Maybe certain mild-mannered members of Congress will reveal their capes, leap into the air and prove to us they are worthy of the title Super Committee. More likely, though, the days ahead will bring us, in bipartisan spirit, stalemate, accusations and frustration. By Thanksgiving, there will be countless jokes about the biggest turkeys in Washington, and relatively little about this deficit-reduction distraction to be genuinely thankful for.
Some of my compatriots on the left would suggest that no deal is the best deal we could get. The Republican Party, in the thrall of Tea Party extremism, is choosing among presidential candidates who all agree that a 10-to-1 cuts-to-revenue budget deal would have been unacceptable. In that climate, there is no way that Party's delegation on the Super Committee will consider a rational approach to closing the deficit while ensuring basic services and promoting investment in America.
And if the conservatives won't give an inch, the thinking goes, the best we can hope for is that the Democrats stand their ground. Tired of the game of seeing Dems go halfway on deals only to be left standing alone in the middle, progressives are hoping to avoid a repeat of that worn scenario. If the right won't deal, no deal is better than the left out-negotiating itself.
If this likely trajectory plays out, the nine percent of Americans who approve of the job Congress is doing may need to reconsider. Congress backed itself into a corner and then set a booby trap it can't defuse.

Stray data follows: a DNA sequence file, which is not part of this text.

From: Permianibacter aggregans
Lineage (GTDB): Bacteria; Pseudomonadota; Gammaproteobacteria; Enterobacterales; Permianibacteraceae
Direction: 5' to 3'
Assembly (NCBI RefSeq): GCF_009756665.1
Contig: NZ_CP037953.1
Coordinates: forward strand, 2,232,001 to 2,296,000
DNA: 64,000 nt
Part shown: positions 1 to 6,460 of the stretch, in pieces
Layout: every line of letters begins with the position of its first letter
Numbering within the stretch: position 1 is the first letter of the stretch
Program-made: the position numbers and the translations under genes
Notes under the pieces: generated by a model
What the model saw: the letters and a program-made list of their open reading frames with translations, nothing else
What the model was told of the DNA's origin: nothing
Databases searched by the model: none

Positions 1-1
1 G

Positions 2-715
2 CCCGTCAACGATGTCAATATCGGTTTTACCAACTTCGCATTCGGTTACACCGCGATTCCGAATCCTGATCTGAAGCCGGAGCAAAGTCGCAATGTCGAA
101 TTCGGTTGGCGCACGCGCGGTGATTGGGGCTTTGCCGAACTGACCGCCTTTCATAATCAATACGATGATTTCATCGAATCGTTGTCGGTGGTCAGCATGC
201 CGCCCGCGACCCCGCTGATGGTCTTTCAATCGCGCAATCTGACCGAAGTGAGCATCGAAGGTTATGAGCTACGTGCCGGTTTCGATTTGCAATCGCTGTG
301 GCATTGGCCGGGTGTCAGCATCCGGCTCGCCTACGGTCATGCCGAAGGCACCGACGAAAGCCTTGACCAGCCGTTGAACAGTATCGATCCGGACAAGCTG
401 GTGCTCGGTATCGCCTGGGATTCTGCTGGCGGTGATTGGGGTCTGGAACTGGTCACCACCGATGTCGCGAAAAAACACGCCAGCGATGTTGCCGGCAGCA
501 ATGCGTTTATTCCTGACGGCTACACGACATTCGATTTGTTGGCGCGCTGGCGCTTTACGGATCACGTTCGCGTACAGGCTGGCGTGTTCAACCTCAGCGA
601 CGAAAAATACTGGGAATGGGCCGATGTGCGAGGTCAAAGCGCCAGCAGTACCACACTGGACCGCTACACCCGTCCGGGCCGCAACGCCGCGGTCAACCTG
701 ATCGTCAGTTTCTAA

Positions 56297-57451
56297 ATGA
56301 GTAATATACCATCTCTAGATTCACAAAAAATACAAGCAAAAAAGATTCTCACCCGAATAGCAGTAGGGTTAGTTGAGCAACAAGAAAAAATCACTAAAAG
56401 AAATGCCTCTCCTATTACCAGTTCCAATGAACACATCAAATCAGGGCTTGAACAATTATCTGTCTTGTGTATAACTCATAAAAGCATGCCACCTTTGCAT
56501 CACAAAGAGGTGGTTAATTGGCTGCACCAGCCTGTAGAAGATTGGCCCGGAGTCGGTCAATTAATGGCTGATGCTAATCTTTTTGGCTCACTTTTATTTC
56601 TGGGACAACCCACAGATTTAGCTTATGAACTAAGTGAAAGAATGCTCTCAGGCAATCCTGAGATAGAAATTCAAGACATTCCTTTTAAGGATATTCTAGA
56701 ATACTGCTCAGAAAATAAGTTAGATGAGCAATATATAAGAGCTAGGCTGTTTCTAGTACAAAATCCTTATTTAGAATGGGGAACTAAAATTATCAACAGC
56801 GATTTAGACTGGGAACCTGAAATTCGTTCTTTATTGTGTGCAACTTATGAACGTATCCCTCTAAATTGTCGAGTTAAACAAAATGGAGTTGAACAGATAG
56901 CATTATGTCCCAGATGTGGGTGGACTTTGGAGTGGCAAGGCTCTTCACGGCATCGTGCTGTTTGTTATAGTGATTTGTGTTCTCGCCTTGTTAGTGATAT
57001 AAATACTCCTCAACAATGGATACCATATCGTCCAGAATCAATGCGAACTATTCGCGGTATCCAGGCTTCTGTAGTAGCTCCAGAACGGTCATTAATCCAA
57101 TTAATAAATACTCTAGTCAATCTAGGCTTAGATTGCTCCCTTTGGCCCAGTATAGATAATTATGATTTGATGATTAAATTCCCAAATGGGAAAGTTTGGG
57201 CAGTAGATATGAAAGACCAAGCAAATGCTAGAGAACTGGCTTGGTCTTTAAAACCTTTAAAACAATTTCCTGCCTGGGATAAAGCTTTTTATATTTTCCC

The strangest part is that it's not clear what constituency would want its elected to act differently. I understand that Tea Partiers don't want their reps to deal. I don't want Democrats to fold and allow worse cuts. So while we're all disappointed in the outcome, we're not going to hold our side accountable and we have no say over the other side.
There is always the chance that some common ground will be found around savings everyone can agree upon. In the Republican primary, you hear candidates talk of bringing home our troops, ending subsidies that distort the free market and even making GE pay its taxes. Please, GOP, claim those issues and we'll all be on the same team.
But if we can't find sensible areas of agreement, then I would rather see a stalemate over jobs vs. cuts than another capitulation. I would rather see us go to the mat on the 1 percent vs the 99 percent than be the authors of bad policy. So while I may be in the 91% that thinks Congress isn't doing its job, I'm also in that population that may think not doing their job is the best we're going to get right now.
Justin Krebs is a political organizer and writer based in New York City. He is the founder of Living Liberally, a nationwide network of 250 local clubs that create social events around progressive politics, and author of "538 Ways to Live, Work and Play Like a Liberal."